Artificial reef: the tire fiasco at sea in the Alpes-Maritimes

Artificial reef: the tire fiasco at sea in the Alpes-Maritimes

In the 1980s, 25,000 tires were dumped off Golfe-Juan to serve as an artificial reef. Faced with the failure of the operation and the risk of pollution, they are being removed.

They were to promote wildlife and underwater flora and attract fish. Between 1980 and 1989, 25,000 tires, or 8,141 cubic meters, were immersed in the protected maritime area of ​​Vallauris Golfe-Juan (Alpes-Maritimes), classified as a Natura 2000 site, to serve as an artificial reef. At the time, the project promoters hoped to support professional fishing in an area poor in fish. Thirty years later, we have to face the facts: not only has colonization never taken place, but the tires have gradually disintegrated and small quantities of heavy metals escape. In addition, the tiresscattered threaten nearby coral habitats and crush or cover the Posidonia.

A laborious operation

A first operation in 2015 made it possible to reassemble 2,500 tires. Since September 21, 2018, the recovery of the 22,500 remaining tires has started: 10,000 will be withdrawn this fall and a second campaign will be launched next spring to remove the last 12,500. A team of six to eight professional divers threads the tires on a rope and makes “collars” of 10 to 30 tires. Each collar is lifted using a parachute, then a crane to be stored in skips on board a ship. The tires will then be crushed and transformed into aggregates to make new objects or used in the form of energy recovery. The operation is funded to the tune of one million euros by the French Agency for Biodiversity (AFB) and the Michelin Foundation for 200,000 euros.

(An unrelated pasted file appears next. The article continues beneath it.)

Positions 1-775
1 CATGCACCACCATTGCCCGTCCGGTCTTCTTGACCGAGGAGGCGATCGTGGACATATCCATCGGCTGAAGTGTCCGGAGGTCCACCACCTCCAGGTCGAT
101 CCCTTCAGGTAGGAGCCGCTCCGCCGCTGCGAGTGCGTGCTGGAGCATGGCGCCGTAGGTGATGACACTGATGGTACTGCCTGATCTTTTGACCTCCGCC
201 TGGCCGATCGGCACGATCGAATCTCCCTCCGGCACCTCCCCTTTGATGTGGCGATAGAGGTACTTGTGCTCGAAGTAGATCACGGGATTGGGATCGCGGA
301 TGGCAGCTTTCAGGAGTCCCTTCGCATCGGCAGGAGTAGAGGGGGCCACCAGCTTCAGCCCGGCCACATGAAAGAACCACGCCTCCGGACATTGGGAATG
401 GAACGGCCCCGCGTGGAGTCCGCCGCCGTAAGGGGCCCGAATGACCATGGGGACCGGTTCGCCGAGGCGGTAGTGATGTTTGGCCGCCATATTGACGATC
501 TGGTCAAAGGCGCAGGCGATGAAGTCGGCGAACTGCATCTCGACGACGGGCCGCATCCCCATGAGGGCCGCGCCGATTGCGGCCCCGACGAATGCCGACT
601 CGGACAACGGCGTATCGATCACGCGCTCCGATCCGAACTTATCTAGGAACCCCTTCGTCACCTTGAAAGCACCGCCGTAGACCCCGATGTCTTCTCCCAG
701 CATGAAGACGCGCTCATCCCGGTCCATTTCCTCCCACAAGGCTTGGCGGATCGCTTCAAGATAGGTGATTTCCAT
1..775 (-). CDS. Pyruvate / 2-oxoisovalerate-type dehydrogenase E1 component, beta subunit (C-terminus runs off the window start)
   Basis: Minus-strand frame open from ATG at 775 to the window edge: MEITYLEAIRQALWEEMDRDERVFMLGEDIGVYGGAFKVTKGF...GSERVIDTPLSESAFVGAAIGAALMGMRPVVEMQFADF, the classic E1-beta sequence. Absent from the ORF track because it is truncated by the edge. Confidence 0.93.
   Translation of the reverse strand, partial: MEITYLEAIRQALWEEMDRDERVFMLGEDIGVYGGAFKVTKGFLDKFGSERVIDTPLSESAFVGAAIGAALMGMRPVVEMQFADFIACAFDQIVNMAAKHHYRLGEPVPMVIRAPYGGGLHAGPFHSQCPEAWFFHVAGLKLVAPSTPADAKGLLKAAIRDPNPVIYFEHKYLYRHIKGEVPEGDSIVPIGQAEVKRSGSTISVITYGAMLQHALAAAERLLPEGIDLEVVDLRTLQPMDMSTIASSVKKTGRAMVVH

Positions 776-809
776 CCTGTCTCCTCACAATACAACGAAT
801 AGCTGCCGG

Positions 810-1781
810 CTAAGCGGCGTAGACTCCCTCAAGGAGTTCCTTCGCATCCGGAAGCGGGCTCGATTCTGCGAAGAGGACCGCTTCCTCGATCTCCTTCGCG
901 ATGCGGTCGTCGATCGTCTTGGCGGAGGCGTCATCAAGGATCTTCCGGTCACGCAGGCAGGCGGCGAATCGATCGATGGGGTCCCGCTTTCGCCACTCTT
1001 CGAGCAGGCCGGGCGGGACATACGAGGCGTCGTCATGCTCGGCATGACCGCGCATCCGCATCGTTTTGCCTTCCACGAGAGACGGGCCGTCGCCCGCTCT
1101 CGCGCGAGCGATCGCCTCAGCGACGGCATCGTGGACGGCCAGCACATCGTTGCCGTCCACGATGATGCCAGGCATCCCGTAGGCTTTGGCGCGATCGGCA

90,000 m3  of artificial reefs in France

The same observation of failure was made in the United States, in Florida, where a tire removal operation was carried out between 2007 and 2010. Metropolitan France now has 90,000 m3  of artificial reefs and immersions have also carried out in the French overseas departments and territories (Martinique, Guadeloupe, Réunion, New Caledonia, French Polynesia). Most are located on the Mediterranean coast, in Languedoc-Roussillon and Provence-Alpes-Côte d’Azur. Today, concrete, composite materials and polymers (polyester, polyethylene ) are preferred, which constitute a better fixing support and resist swell and corrosion.